One place Barry Reich didn’t expect to end up parking himself for a half-century was at a Reform synagogue.
“I thought I was going to be a music teacher,” he admitted.
But Reich, the scion of a long line of cantors, and a former Orthodox yeshiva student, has just retired after 51 years at Burlingame’s Peninsula Temple Sholom, where he combined his love of the powerful music of Jewish tradition with a true openness and joy of spirit.
“He deeply loves the Jewish people, he deeply loves serving the Jewish people, it’s in his soul,” PTS’ Rabbi Dan Feder said. “It is so much more than his role, his profession; it is an expression of his self.”
Reich, 71, has the kind of background most cantors could only dream of. He represents the fifth generation of cantors in his family, raised in L.A.’s old Jewish neighborhood of Boyle Heights. Reich was a yeshiva kid until his father, Israel Reich, switched to the Conservative movement. The family moved around for a few years, and Barry Reich got his cantorial start as a child singing in overflow services at his father’s synagogue in Miami.
But by senior year in high school, the Reiches were in San Francisco, where Israel served as cantor at Congregation Beth Sholom. Barry was still a music student of 17 when he stepped in as a temporary cantor at PTS, where he was astounded to find out what a Reform service was like.
“It was a mindblower to have instruments!” he said.
But Reich, who is also a jazz guitarist and an erstwhile motorcycle rider, enjoyed the freedom of the synagogue and of the city.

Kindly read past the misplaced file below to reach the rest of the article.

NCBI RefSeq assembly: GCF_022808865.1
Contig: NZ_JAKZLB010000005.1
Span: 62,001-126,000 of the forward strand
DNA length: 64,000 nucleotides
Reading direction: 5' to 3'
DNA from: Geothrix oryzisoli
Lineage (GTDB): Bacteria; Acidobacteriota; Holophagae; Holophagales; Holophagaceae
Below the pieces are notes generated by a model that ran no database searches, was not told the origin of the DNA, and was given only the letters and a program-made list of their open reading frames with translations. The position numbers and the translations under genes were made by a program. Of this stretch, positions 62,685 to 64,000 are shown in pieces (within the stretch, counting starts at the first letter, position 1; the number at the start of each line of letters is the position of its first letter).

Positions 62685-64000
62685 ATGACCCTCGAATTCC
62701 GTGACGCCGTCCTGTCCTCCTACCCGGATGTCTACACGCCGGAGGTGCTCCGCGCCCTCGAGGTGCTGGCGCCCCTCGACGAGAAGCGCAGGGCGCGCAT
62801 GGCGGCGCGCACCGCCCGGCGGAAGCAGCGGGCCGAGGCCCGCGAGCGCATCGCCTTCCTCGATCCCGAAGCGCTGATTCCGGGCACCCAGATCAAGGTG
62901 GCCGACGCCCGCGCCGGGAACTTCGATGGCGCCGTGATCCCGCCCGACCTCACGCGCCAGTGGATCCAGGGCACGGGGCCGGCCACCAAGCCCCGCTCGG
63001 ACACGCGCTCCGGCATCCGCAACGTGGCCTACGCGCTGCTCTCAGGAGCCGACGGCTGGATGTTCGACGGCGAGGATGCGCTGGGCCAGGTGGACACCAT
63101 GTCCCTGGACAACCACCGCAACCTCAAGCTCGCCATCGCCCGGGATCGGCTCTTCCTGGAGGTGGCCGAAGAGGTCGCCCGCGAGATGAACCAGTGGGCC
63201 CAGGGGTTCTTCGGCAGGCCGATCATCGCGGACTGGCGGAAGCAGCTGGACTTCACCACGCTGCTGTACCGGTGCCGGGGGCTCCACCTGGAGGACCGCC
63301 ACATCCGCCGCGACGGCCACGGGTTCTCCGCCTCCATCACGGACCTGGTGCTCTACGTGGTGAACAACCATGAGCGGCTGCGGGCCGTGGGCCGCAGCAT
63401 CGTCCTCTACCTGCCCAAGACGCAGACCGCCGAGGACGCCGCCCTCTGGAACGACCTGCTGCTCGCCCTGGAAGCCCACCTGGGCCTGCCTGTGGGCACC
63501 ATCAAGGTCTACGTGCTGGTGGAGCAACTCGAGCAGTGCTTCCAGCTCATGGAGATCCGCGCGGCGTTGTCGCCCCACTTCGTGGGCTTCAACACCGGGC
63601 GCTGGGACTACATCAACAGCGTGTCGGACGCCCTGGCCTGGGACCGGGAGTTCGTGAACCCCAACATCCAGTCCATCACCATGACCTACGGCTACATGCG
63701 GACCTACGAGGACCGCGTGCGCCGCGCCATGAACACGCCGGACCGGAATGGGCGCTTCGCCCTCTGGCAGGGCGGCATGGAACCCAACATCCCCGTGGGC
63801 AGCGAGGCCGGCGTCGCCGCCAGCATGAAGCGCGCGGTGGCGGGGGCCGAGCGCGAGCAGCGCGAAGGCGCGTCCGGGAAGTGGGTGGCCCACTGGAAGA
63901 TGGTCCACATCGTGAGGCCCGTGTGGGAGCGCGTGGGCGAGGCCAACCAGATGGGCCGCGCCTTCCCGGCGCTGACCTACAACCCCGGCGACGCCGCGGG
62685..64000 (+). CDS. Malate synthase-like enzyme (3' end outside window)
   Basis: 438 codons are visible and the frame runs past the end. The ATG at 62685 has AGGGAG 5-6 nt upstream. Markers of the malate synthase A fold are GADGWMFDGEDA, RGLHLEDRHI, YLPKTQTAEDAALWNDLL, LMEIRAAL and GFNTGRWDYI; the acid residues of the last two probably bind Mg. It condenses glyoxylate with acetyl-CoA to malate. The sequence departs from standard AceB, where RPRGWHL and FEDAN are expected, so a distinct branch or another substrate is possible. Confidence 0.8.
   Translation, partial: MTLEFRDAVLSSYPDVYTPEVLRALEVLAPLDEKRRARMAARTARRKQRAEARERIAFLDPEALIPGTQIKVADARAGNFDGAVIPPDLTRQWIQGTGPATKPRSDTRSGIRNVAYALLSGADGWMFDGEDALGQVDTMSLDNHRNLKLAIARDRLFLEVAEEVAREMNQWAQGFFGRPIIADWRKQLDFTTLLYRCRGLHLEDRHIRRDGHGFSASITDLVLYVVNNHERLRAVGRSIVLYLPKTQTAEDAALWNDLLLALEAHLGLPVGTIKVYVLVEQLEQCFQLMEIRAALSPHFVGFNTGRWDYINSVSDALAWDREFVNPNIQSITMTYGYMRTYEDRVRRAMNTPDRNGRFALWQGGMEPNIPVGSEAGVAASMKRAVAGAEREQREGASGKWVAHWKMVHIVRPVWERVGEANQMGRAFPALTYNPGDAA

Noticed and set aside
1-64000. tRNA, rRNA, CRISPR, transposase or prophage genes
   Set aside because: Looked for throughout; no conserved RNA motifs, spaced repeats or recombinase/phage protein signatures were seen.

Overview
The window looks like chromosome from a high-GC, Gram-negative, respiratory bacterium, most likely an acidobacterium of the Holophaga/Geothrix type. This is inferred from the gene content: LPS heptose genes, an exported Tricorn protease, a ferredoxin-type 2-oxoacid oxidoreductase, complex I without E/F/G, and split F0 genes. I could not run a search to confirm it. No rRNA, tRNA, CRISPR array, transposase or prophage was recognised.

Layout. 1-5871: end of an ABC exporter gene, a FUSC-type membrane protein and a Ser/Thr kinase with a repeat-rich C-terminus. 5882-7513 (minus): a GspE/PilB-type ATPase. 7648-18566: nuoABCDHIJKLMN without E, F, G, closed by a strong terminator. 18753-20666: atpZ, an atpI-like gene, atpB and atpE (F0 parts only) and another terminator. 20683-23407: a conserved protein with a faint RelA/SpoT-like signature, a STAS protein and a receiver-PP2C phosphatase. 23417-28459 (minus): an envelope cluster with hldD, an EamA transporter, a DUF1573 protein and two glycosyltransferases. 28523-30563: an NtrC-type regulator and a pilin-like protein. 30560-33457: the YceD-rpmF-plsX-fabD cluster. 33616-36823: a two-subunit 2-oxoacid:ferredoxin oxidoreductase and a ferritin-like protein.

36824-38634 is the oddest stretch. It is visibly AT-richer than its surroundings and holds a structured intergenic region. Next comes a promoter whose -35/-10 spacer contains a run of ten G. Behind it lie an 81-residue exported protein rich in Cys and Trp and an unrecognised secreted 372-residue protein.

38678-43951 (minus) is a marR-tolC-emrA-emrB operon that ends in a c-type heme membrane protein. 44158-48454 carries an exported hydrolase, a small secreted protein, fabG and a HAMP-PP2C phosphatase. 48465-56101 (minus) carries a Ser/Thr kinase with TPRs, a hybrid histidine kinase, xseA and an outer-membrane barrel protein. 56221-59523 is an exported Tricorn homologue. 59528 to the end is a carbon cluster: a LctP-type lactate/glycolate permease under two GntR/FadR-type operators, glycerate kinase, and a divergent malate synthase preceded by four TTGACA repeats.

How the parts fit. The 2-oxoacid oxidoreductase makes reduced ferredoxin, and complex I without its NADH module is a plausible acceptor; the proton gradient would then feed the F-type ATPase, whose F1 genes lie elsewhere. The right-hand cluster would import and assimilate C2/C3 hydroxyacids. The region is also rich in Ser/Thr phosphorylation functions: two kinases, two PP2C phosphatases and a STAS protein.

“Can you imagine landing here in 1967?” he said. “The music scene was pretty amazing.”
And so he spent the next 50 years at Peninsula Temple Sholom, working until 2006 with the founding rabbi, the late Gerald Raiskin, and then with Feder.
“He warmly welcomed me and was always very gracious and understanding,” Feder said. “That made my role much easier.”
Reich’s brother and sister are also cantors — Brian Reich, at Temple Israel Alameda, and Linda Rich in Southern California — and the family even made a joint album once, something Reich calls a “long project.”
“I told them I was going to call it four cantors, five opinions,” he said.
Reich also tutored generations of b’nai mitzvah students at PTS, putting down solid roots in the Bay Area, where he raised his two daughters.
“I made a promise to myself, should I be blessed with children — thank God I was — I would never ever make them move,” he said.
Through his years at the synagogue, he’s touched people’s lives in their brightest and darkest moments, according to Kathleen Shugar, co-chair of the committee overseeing the change of cantors.
“He’s so much a part of all of our families,” she said.
That’s why the synagogue is celebrating the end of Reich’s tenure with not one, not two, but three celebrations. The first, held on May 5, paid tribute to the cantor’s love of jazz.
The second, on June 1, is a community Shabbat service open to all. And on June 3, a celebration concert will feature cantors and musicians performing music from Broadway to Jewish favorites. Shugar has been reaching out to Reich’s former b’nai mitzvah, chorus and band students, who by now number over 1,000, asking them to show up.
“So that he is surrounded by just generations of love,” Shugar said.
The events also will be a way people can donate to the Cantor Barry Reich Tribute Fund, which will support an annual concert series, training for young song leaders, and the homeless services volunteering project at Peninsula Temple Sholom, something Reich cares deeply about.
With retirement on the horizon, Reich has a few ideas for how he’ll be spending his time, although he’s keeping his options open. He plans to publish some of the choral music he’s written through the years, which means recording it as well, and he’s toying with the notion of working with Jewish summer camps. And his official title will be cantor emeritus as of July 1.
But one thing he won’t be doing in the fall is singing on the bimah.
“For the first time in 51 years, I’m going to take the High Holidays off,” he said.